There are multiple practice guidelines published pertaining to diabetes care. Experts have formulated methodologic standards of guideline formulation. The objective was to determine whether practice guidelines pertaining to diabetes and published in peerreviewed publications and the Internet adhered to established methodologic standards of guideline development. We identified all guidelines pertaining to diabetes care published between 1980 and 2000 using a computerized search of Medline, the Practice Guidelines Clearinghouse, the Institute for Clinical Systems Improvement Web site, and a global Internet search engine. We used a previously validated 25-item assessment tool to determine guideline adherence to methodologic standards in three categories: guideline development and format, identification and summary of evidence, and formulation of recommendations. We conducted a multivariable regression analysis to determine the influence of guideline author, publishing medium, year of publication, and guideline length on adherence to methodologic standards of guideline development. We evaluated 43 guidelines: 33% published on the Internet, 66% in peer-reviewed journals; 51% published by organizations and 49% by individual experts. Of a maximum of 25 methodologic standards, the number of standards adhered by a guideline was 9 (range, 2 to 19). Mean proportion (SD) of guidelines that adhered to methodologic standards on guideline development and format was 48% (28); on identification and summary of evidence, 21% (22); and on the formulation of recommendations, 36% (27). Longer guidelines had greater adherence to methodologic standards (P < 0.0001). Guidelines pertaining to diabetes care published on the Internet and in peer-reviewed publications do not meet most methodologic standards of guideline development.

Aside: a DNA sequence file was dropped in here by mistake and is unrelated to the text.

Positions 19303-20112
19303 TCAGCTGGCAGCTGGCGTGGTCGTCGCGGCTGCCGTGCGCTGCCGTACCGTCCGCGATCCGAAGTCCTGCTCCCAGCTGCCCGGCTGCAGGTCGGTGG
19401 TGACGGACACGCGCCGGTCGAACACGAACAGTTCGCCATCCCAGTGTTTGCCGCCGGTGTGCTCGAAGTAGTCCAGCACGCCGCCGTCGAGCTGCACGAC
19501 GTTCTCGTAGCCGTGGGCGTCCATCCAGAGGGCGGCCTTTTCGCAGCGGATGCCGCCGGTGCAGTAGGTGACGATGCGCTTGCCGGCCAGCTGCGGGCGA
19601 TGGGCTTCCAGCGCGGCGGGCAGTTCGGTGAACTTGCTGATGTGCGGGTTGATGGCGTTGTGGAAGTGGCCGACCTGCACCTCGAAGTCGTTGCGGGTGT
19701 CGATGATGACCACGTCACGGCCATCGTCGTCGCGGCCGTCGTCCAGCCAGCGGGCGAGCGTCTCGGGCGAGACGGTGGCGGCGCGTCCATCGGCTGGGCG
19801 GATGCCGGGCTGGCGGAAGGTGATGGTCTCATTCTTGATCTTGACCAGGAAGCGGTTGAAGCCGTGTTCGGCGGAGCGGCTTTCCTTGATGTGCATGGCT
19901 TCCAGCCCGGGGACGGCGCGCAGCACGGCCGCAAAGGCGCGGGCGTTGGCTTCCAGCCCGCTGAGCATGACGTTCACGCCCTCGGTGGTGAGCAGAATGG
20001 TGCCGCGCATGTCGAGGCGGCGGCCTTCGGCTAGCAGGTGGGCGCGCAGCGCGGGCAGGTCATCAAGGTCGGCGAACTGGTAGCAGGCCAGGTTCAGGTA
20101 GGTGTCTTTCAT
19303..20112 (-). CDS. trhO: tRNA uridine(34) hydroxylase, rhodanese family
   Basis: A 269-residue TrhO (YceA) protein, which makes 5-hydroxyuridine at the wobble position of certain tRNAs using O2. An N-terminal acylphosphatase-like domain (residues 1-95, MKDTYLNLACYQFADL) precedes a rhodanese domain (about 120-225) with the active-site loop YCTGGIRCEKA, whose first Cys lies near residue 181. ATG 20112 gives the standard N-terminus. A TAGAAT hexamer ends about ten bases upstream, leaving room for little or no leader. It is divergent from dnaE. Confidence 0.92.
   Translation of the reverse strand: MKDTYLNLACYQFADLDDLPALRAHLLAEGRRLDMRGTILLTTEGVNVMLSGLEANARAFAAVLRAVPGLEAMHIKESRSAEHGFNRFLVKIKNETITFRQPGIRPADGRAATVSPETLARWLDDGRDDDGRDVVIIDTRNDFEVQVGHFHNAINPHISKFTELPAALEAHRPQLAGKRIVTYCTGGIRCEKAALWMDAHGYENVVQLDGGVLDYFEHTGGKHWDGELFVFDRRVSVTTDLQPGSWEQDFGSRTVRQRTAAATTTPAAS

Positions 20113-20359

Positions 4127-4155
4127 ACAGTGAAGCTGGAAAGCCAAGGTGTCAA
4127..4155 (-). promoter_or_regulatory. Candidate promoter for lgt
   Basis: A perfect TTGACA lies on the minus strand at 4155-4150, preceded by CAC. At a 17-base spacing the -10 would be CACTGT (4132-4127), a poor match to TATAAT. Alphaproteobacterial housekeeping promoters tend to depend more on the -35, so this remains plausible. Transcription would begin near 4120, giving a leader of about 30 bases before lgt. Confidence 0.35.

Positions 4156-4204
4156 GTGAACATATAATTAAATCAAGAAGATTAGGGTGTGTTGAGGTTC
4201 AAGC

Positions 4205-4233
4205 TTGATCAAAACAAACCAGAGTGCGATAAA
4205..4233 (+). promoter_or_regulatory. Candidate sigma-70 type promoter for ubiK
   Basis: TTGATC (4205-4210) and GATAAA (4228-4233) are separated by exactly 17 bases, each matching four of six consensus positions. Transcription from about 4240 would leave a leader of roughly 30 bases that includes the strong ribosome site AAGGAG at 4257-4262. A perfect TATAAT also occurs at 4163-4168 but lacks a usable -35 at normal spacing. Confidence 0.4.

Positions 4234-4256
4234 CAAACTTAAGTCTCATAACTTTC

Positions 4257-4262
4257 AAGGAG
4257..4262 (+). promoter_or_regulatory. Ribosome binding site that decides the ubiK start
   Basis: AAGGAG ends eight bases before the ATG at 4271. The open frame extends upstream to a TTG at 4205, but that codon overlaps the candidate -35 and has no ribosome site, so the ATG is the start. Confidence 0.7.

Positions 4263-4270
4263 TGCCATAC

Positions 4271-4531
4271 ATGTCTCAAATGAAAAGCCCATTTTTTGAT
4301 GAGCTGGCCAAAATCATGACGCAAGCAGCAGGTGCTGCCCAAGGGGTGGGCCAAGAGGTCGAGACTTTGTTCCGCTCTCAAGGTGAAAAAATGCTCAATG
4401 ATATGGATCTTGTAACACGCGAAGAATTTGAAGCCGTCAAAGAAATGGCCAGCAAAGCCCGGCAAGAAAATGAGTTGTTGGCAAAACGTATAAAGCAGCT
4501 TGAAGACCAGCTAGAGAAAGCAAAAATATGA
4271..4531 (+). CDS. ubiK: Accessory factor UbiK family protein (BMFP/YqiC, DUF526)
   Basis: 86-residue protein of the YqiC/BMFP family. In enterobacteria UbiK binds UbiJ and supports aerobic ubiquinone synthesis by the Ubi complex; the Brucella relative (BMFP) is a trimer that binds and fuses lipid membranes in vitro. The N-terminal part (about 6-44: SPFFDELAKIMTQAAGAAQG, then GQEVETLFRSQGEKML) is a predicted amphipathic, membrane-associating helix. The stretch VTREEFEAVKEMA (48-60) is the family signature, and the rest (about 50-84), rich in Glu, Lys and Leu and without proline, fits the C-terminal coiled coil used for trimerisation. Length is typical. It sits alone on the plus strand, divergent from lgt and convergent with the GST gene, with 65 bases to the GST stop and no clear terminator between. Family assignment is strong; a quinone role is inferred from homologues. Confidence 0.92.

|Original language||English (US)|
|Number of pages||10|
|Journal||Endocrinology and Metabolism Clinics of North America|
|State||Published - Sep 1 2002|
ASJC Scopus subject areas
- Endocrinology, Diabetes and Metabolism